Preston provided 2,000 of the 10,000 men who arrived in Lewes on 12th September 1914. What does the Preston press say of the men and the place they had come from?
Saturday 8th August :
Two corps held up at Liege and French pushing back into Lorraine.
Germany asks for 24 hours armistice.
Rumours of a Great Naval Battle.
Crowds still congregate in the vicinity of the barracks. Special cars put on to convey batches of reservists to the railway station.
400 reservists rejoin. Nominally 800.
Price Rises and Commandeering of horses and vehicles.
Cotton goods to Austria – business closes.
Price rises of flour.
Mills closed or closing with stockpiles.
Impossible to ship stock due to costs of war insurance.
Weavers on short hours or worse.
Dire for trade of food stuffs and cotton goods.
Striking Speech of Chairman of Preston Sessions
Mr H W Worsley-Taylor
My recollection goes back – though very dimly back – to the dark sad days of the Crimean War – but as those events were, they are nothing compared to the sadness which we must contemplate in the conflict into which we have been drawn against our will.
When war was declared upon us, every man and woman … an undivided nation.
There are two duties which lie upon us, our duty to our country and our duty to one another …
Every single man, in their thousands, in the Navy, of both regular and reserve, have gone out, and may be now fighting in the North Sea. They have gone out to protect the interests of their country. The question remains, what are those who are young, active, and strong, who have not gone, going to do? Are they going to sit still, and let those men who have gone fight for them? I don’t think so. I think the youth of England is going to rise and enrol themselves, if not for foreign service, at least to guard their own shores.
There is bound to be suffering and privation. Our mills cannot go on, commerce is at a standstill. Want of work means want of wages; and want of wages means a difficulty of buying the wherewithall to live. Many here will remember the days of the cotton famine. In those days strong men banded together to do what they could to alleviate that distress.’
Call on something similar to occur alongside Government initiatives.
Saturday 15th August 1914 :
Preston Women’s Social and Political Union
Suspending all hostilities and activities at once now that their political prisoners have been released.
The Great War
More French and Belgian Successes
Heavy German Casualties
Fear of spies and the consequences
A pedlar shot by a sentry near Ormskirk.
William Dawson (62) passing over the canal bridge on the Liverpool-road when he was challenged. Offering no reply, he was shot. The bridge has been under strict military observation for more than a week.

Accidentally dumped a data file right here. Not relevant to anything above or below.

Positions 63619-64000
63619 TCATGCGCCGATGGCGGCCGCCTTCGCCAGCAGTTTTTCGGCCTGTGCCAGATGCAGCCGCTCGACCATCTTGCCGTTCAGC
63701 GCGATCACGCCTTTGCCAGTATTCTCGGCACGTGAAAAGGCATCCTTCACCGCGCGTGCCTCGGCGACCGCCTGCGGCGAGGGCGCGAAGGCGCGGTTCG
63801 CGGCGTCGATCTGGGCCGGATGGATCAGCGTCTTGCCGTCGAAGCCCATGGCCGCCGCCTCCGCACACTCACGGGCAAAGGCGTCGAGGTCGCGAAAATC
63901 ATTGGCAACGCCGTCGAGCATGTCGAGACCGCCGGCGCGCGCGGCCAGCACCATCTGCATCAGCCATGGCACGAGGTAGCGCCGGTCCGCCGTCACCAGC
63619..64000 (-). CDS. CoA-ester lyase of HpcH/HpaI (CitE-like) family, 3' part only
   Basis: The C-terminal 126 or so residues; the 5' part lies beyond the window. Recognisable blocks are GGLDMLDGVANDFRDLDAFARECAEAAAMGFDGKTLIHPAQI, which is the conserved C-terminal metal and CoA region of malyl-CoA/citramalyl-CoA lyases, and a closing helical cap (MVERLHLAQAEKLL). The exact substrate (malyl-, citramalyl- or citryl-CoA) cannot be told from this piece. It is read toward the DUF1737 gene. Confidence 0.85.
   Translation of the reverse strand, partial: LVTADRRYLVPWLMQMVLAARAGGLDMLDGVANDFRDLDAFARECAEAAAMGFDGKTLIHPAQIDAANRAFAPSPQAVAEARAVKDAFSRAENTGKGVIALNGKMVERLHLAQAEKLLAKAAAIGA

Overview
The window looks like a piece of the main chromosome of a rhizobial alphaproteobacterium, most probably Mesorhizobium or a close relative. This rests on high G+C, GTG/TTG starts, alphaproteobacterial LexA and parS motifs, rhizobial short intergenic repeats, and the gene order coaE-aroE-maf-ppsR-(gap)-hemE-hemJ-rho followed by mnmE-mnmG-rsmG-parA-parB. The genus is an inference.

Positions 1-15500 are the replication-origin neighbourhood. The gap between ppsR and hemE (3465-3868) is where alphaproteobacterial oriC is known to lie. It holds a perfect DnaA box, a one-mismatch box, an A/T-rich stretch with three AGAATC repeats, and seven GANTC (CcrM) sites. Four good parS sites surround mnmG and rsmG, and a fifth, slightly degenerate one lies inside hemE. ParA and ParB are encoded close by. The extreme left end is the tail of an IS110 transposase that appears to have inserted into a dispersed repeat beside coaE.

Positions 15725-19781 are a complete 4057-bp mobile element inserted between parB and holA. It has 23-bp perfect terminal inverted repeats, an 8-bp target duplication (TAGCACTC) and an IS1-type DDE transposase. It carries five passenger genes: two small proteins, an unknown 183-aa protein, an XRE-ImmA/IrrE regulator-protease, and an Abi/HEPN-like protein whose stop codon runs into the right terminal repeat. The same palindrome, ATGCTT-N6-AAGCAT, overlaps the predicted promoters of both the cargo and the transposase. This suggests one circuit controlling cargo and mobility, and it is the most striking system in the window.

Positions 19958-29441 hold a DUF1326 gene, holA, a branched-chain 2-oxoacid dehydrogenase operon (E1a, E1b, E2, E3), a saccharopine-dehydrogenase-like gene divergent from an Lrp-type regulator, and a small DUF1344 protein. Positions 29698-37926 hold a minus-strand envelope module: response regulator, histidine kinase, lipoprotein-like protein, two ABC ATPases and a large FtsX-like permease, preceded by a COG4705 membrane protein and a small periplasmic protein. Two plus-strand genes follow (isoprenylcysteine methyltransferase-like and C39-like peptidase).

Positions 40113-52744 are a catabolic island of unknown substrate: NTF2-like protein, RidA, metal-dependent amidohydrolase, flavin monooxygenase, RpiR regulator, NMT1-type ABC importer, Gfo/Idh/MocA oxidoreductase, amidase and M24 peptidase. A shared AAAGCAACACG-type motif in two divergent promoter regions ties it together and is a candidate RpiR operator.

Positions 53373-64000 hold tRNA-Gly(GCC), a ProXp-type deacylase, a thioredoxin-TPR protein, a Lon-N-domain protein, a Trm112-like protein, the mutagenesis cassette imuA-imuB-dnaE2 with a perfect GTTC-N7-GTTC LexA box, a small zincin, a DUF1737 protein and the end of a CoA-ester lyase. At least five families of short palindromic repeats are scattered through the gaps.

Rapid decline in certain sectors of employment
300 Dock Labourers idle.
Owing to the cessation of wood pulp trade from the Baltic with Preston. Canadian pulp unlikely to arrive before late December. Looking for alternative employment.
Recruiting at Fulwood Barracks
Joining at the rate of 150 per day.
A tremendous response but there is room for thousands more.
Terrific recruitment, but the system couldn’t cope
Clerks and typists are needed at once for the Army Service Corps.
Payment of recruits commences with enlistment and continues until their attestation is completed, when they are handed over to the depot staff and house in the barracks for drill and equipment under army conditions.
National Relief Fund Appeal.
Stories from Belgium
Remarkable and shocking story of Mr Edwin Grenfell, who had lived near Namur for several years. An inspecting engineer representing a London firm, friends with a German officer in the same line of work, found to have incriminating documents in his possession.
German plans had been laid for a long time, long before there was any general thought of the European conflagration … discussed the possibility of the invasion of England, to completely destroy London with Zeppelins, and having rendered the British fleet helpless, to Land troops in Scotland.
Fear of Aliens
All Austrian, Hungarians and All Germans resident in Preston now required to register themselves.
As a precautionary measure, the railway Lines through Preston, Public buildings and certain Stores, are being guarded by armed sentries, some of whom will not be in uniform.
Don’t loiter, especially after dark, obey andy challenge … will otherwise run the risk of being fired at.
Saturday, 22nd August 1914
A tip for the troops
Anoint your feet with vaseline.
Appeal to employers to keep old and unfit in full or part employment while seeing that every young fellow between 19 and 30 joins the Regular Army, for the duration of the War.
Opportunity to sell secondhand motorcars.
Saturday, 29th August 1914
A letter from a merchant in France: –
An Astrologer saw it coming …
Saturday, 2nd September 1914
To Hell with Germany
Rector of Kirkham’s Impassioned Appeal
Remarkable recruiting meeting
Monday 28th August : Kirkham Square, Monday evening.
Kirkham Prize Band. A call for recruits. 120 came forward. Assembled in the square Tuesday morning at 9.30 and marched off to Preston.
Why a) Britain sticks to her agreements c) Germany plans to subjugate Britain having conquered Belgium and France d) Britons neve have been slaves.
There was no doubt Germany determined to invade England after crushing France.
Admonishes the men of Kirkham and Wresham … who have not done their duty to the present.
Preston, through Catholic Woman’s League, ready to welcome Belgium refugees … but there are none yet this far north.
What’s Your Opinion?
Sports Events Cancelled
Rugby Union cancelled all engagements, while football continues. Writer suggests that every unmarried man age 18 to 41 entering any football ground be presented with the coward’s badge – the white feather.
Huge impact on employment in cotton mills.
Saturday, 3rd October 1914 :
Over half the mills are closed down this week.
Advertisement for Punch Cartoons